You sometimes see the documentaries… or read the stories in a business magazine; an enthusiastic visionary founds an organization and guides it to excellence. But, then, over time the organization is drained dry as less dedicated leadership allows things to grow more and more lax.
That must be similar to the way things were by the time Eli’s priestly ministry in Shiloh was winding down.
Eli is not described as corrupt or sinful in the Bible, but it seems he had let his own sons – who were also priests – become very corrupt and abusive in their office and duties; see 1Samuel 2:10-18. Because of this, Eli’s family was cursed by God.
Eli was an Old Testament person with a very modern problem. He ignored difficult situations rather than resolving them.
God had pointed out Eli’s sons’ sinful behavior to him, but his attempts to correct them were half-hearted, at best.
Like Eli, we may want to avoid becoming involved in situations where confrontation cannot be avoided. It’s rarely easy – and never fun – to “play the heavy”.
Is there something in your life, family, or work that you allow to continue even though you know it’s wrong?
There are times, as pastor, I have to deal with an issue I’d like to ignore… or hope it will get better on its own. There are times, as pastor, I must confront actions or statements that aren’t befitting followers of Christ. It is rarely easy… and never fun. But, there are times when it must be done.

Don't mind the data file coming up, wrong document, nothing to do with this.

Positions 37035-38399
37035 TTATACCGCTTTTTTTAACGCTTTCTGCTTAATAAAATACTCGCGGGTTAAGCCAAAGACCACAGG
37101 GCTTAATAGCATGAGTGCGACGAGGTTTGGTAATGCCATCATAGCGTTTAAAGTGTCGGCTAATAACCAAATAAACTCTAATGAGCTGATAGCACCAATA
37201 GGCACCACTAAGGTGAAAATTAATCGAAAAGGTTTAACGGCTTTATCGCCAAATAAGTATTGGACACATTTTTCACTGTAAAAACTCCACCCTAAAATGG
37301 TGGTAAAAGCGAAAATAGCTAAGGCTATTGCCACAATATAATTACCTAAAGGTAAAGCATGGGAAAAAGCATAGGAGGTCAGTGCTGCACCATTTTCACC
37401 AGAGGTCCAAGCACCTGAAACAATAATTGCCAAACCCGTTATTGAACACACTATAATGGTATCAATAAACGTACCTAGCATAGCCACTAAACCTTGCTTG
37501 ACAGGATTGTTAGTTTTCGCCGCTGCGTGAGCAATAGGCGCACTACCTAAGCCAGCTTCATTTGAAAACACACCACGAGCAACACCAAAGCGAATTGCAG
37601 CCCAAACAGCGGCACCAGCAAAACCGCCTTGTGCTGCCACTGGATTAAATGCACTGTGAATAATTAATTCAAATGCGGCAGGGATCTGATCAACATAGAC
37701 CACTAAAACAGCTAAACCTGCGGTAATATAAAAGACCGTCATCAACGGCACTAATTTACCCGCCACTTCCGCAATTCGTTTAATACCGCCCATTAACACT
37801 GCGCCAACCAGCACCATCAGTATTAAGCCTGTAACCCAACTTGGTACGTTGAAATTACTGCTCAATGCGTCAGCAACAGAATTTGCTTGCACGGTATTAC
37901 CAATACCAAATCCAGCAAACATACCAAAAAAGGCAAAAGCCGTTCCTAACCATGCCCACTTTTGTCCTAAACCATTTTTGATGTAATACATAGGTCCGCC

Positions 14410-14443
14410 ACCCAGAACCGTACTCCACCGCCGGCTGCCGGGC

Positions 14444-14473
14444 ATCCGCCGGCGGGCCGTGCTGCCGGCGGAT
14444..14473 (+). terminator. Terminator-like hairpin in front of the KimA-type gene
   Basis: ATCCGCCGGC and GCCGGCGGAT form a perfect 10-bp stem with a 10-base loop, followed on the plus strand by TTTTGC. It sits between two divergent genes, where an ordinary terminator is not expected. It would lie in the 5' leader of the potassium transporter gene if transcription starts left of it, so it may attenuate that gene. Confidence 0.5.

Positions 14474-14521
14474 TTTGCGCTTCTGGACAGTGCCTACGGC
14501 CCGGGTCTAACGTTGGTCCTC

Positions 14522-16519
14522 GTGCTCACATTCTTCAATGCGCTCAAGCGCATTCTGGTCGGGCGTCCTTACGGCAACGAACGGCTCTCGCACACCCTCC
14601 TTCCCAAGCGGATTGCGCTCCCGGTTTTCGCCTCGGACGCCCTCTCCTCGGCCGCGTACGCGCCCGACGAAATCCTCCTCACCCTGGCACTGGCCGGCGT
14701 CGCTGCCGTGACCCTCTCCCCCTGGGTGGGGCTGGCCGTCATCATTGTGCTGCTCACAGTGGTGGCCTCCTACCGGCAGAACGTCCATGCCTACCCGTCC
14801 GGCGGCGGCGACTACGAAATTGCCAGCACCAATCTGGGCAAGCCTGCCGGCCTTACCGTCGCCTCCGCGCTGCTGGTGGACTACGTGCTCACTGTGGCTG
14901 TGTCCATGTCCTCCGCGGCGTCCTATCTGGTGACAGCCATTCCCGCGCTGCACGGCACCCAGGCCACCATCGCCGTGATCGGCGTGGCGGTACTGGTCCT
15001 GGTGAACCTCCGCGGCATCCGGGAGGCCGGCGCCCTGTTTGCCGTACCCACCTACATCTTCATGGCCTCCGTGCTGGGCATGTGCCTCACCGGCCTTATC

When faced with a moral – or spiritual – issue that requires decisive action, do you react hesitantly or with resolve?
* Effective confrontation involves decisive action.
It may have been behavior like this that created the environment in which few people received special messages or visions from God (1Sam. 2:27-36).
It is so shortsighted to think that all we need to concern ourselves with is our own spiritual walk. But that attitude leaves the spiritual lives of those who come after us at risk.
What are we doing to promote faithfulness to God in our children… and to others who are entrusted into our care?
In the meantime, God was raising up a young boy named Samuel to replace Eli’s sons as priest and leader of the people.
Samuel had been brought to Shiloh as a young boy and left in the cave of Eli; see 1Samuel 2,3.
The final blow to Eli’s family came when the Israelites were fighting against the Philistines. Both of Eli’s sons were killed as they carried the Ark of the Covenant into battle. Even Eli himself fell over backwards and broke his neck when he heard the Ark had been captured; see 1Samuel 4.
The Israelites, under Eli’s leadership, thought of the Ark of the Covenant as their lucky charm. They carried it onto battle with them, believing that the Ark itself – the wood and metal box – was their source of power. Even Eli was devastated when he was told the Ark had been captured by the Philistines during battle.
Eli had become more concerned with the symbols of religion than with the God they represented. The Ark of the Covenant had become a relic to be protected at all costs rather than a reminder of the Protector.
This happens in churches all the time. Pieces of furniture, wall murals, colors of carpet, etc. tend to become more important to us than people… or even God Himself!
It may be easier to worship things we can see – whether buildings, furnishings, people, or even Scripture… but such things have no tangible power in themselves.
* We must NEVER to look to things or people rather than God.
You can read Eli’s story in 1Samuel 1-4. He is also mentioned in 1Kings 2.